If you hate whitespace, try bython. I think that's the point more than the recommendation, as far as I can tell python has an enormous following. It can do many things and be whatever you want it to be. This coming from someone who hasn't wrote a line of python but my sights are on it at the moment.

 

Go draws heavily from scripting languages for some of it's syntax (slices come to mind as a perfect example), so it's more like Go has a lot of the features of Python.

 

I also went through a similar Journey. I wanted to learn a newer programming language as I think there is a lot of value in the innovations that the new languages offer. I was looking at Go vs Elixir. I'm also interested in concurrency and distributed systems. Go touts channels while Elixir is built on top of Erlangs OTP framework and the BEAM Virtual Machine which is based on The Actor Model.

Elixir is also a functional paradigm language and I have been trying to master thinking in the functional paradigm using JavaScript and Scala.

I was a little sad when you mentioned you may not be cut out for the functional line of thinking because it has made me such a better programmer - even in the object paradigm in Java.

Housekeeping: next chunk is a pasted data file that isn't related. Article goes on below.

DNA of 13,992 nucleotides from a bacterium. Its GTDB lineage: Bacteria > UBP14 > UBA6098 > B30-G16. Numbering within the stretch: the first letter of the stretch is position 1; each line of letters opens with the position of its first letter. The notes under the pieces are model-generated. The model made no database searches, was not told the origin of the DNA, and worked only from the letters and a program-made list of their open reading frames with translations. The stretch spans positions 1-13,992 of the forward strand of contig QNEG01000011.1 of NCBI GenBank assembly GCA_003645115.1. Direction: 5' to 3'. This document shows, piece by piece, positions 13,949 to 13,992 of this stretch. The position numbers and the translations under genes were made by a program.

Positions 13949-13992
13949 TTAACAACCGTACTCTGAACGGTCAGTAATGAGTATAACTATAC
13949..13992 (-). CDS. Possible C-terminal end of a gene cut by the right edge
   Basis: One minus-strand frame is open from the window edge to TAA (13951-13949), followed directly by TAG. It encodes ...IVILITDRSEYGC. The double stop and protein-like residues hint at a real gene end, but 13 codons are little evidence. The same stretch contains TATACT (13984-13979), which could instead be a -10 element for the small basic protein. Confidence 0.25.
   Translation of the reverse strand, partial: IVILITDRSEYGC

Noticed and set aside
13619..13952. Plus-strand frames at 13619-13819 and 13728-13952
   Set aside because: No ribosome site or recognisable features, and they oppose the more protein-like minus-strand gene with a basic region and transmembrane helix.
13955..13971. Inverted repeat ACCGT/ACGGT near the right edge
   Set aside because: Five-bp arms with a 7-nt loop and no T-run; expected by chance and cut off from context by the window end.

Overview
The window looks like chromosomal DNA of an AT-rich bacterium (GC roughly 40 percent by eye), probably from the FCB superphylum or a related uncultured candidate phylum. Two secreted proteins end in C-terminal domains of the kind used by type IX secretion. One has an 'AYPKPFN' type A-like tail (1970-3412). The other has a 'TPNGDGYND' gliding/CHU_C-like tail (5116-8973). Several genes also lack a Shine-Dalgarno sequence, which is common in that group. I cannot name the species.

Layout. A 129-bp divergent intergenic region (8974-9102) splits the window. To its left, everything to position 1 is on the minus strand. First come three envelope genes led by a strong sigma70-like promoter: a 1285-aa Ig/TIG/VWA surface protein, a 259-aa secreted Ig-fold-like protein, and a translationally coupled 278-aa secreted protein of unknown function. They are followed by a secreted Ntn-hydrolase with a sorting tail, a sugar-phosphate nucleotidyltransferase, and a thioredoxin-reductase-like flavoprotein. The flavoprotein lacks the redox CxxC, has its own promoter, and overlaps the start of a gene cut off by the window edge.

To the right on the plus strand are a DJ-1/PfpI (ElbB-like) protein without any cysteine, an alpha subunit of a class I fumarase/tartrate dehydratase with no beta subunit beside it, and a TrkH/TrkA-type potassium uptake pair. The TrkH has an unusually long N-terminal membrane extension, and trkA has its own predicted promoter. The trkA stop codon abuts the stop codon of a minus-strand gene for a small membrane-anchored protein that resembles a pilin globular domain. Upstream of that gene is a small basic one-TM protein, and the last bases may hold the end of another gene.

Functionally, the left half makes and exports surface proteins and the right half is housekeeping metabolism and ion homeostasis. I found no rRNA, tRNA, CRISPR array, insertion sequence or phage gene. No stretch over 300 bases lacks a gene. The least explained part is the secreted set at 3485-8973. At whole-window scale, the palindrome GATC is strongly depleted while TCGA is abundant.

There is too much to learn. You will pick a language and another one will come out. M.I.T. just released Julia. That's why I decided a few years ago I was going to stick with mastering the fundamentals. Learn about application architecture, OOP design, and the things that you can apply across any language. It has served me well so far, and enables me to learn new languages at an accelerated rate.

I ended up picking Elixir because I aim to master the functional paradigm. It's got immutable state built in, and pattern matching on function signatures will change your life! (Maybe F# can do this, I don't know).

The foundations under Elixir route the majority of all internet traffic (erlang and it's VM, the BEAM) so it has a proven history at scale, and I feel like the actor model more succicntly models reality than channels, so that is very interesting to me.

The philosophy behind Elixir is one of developer friendliness, productivity and it has a passionate open source community. The language spans domains from web applications, to embedded software (IoT).

Since I've made the decision, I have really enjoyed using it. Programming has become fun again :)